Budgeting in "Seayland"

On Mondays, rent is due in 6th grade. But since Friday was payday, and all the students received their weekly salary of $600 Seaybucks, they usually have money to pay it. If you’re wondering what Seaybucks are and why 6th graders need to pay rent, then please join us as we take a tour of Seayland. “Seayland is a money management economic stimulator,” said Middle School Math teacher Mr. David Seay, founder of Seayland. Mr. Seay designed Seayland to teach the students how money works in the real world. Students are paid wages for being part of the class, but they need to rent their desks, and desks by a window or wall ($125 Seaybucks) are more expensive than desks in the middle of the room ($100 Seaybucks).

Students can buy Seaybonds, which pay 10% and mature in 10 school days, sell services and goods with other classmates, and save their Seaybucks for big expenses, like lunch with an administrator or a class party, “But those are in the thousands of Seaybucks,” said Mr. Seay. To keep things interesting, Mr. Seay throws in one random event every day that might affect a student’s income and expenses. “For example, one student becomes another student’s landlord, so that student gets rent paid directly to them, but then I say the desk needs upkeep and the landlord is charged $50 Seaybucks,” he said.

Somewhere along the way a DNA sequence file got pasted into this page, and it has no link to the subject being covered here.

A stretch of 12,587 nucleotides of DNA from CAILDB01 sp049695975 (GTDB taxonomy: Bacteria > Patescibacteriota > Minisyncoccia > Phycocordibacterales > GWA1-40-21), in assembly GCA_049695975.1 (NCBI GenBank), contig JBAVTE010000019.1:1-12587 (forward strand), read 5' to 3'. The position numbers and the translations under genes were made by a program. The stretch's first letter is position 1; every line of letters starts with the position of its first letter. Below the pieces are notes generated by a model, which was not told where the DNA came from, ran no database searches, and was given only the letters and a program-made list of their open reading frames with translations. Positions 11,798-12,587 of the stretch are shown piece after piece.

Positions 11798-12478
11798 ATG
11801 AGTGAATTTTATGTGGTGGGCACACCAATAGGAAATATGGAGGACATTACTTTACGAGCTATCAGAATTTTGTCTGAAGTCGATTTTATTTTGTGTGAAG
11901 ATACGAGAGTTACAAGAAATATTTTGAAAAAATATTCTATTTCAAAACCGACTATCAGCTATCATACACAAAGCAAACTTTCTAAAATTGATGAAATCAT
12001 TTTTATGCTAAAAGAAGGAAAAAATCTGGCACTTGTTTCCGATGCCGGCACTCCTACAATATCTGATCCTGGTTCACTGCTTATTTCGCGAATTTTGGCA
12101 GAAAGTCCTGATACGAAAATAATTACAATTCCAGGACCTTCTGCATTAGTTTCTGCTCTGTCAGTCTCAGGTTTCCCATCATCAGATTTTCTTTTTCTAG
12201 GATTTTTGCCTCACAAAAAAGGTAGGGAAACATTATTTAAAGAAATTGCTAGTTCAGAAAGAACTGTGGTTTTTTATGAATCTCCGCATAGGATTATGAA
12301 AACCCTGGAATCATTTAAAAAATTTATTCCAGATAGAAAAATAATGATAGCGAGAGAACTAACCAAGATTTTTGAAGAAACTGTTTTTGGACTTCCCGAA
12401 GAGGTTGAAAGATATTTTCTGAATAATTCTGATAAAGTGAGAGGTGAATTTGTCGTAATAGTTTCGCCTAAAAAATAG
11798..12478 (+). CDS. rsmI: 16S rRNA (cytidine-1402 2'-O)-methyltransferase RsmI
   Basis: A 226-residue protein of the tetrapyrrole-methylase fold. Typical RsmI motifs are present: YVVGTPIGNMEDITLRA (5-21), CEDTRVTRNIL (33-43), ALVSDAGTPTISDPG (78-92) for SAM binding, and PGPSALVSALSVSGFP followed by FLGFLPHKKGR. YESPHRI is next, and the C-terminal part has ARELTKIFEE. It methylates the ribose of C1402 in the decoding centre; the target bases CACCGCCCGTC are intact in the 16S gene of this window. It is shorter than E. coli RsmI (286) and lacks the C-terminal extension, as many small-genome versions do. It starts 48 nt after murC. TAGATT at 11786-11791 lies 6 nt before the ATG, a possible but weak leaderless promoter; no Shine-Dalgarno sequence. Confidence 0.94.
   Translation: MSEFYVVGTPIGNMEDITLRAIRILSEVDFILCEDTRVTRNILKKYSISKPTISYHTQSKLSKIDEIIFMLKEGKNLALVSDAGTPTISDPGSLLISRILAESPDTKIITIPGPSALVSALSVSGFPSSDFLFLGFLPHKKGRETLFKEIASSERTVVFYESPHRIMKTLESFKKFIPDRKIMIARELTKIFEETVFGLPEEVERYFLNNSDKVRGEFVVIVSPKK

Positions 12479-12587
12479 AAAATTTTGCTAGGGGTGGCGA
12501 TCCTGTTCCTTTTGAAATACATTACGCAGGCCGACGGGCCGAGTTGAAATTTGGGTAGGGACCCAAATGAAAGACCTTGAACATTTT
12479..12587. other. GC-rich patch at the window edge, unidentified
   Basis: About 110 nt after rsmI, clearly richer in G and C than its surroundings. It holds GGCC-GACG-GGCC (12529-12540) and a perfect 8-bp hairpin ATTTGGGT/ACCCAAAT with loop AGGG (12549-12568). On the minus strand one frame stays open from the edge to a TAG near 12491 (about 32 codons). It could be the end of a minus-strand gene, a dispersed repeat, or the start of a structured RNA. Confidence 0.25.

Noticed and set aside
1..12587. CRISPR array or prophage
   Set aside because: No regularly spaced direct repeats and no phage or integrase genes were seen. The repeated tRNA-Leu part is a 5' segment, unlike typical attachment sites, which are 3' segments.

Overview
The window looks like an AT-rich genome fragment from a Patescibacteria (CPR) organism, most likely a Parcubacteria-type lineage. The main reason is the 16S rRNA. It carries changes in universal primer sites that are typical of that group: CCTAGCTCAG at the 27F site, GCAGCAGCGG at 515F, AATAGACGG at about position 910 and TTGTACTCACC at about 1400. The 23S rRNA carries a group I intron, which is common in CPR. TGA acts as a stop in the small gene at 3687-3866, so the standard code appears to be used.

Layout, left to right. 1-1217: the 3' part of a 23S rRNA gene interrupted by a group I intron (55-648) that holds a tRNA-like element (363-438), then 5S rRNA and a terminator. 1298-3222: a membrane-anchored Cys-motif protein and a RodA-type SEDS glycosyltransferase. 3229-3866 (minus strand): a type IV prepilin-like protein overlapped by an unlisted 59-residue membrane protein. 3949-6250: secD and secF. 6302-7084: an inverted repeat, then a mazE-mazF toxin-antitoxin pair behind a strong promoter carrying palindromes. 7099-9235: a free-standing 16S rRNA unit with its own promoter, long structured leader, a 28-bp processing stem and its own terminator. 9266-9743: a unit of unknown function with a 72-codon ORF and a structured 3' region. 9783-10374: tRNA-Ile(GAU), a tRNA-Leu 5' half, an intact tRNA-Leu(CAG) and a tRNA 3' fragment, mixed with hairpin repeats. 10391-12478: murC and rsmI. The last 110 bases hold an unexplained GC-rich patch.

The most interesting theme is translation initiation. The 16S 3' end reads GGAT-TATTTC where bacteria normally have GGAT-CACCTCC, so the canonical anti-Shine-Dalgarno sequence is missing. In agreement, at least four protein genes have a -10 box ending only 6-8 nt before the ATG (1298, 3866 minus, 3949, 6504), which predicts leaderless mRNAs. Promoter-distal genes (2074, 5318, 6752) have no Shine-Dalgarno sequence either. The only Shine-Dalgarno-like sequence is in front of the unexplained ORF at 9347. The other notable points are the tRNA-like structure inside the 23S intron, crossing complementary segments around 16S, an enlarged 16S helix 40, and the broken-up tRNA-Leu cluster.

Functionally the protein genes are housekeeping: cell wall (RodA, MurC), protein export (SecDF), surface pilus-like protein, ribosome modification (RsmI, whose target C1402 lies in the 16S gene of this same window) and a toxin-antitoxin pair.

Students need to keep track of their income and expenses on a check register, which Mr. Seay occasionally audits to make sure they have recorded everything correctly. Incorrect calculations result in a fine. Many students used the currency to create businesses that they advertise on a classroom wall.  Meira Simon and Rivka Sukhodolsky started a book lending library ($2 Seaybucks a book), Tehilla Yoffe and Elisheva Kanner started a hair salon ($4 Seaybucks for a ponytail or bun, $6 Seaybucks for a braid) and Rochel Friedman offers check register accounting services ($5 Seaybucks). Adina Fellheimer started three business: a picture drawing business (portraits are $10 Seaybucks), a note-taking business for Halacha class (starts at $2 Seaybucks) and a desk/ cubby cleaning business. Adina said that of the three, the note taking business brings in the most money.

Next up is an advisory council. Students will elect three representatives to devise a taxation policy for Seayland.

On Thursday, citizens of Seayland received some bad news. Seayland had been stricken by a pandemic, and four of the citizens were unable to work. Luckily, all the citizens had given ma’aser (charity- 10%) of their wages, so there was a fund to help these unfortunates pay their rent. They won’t be evicted from their desks...and after recovering can go back to making Seaybucks.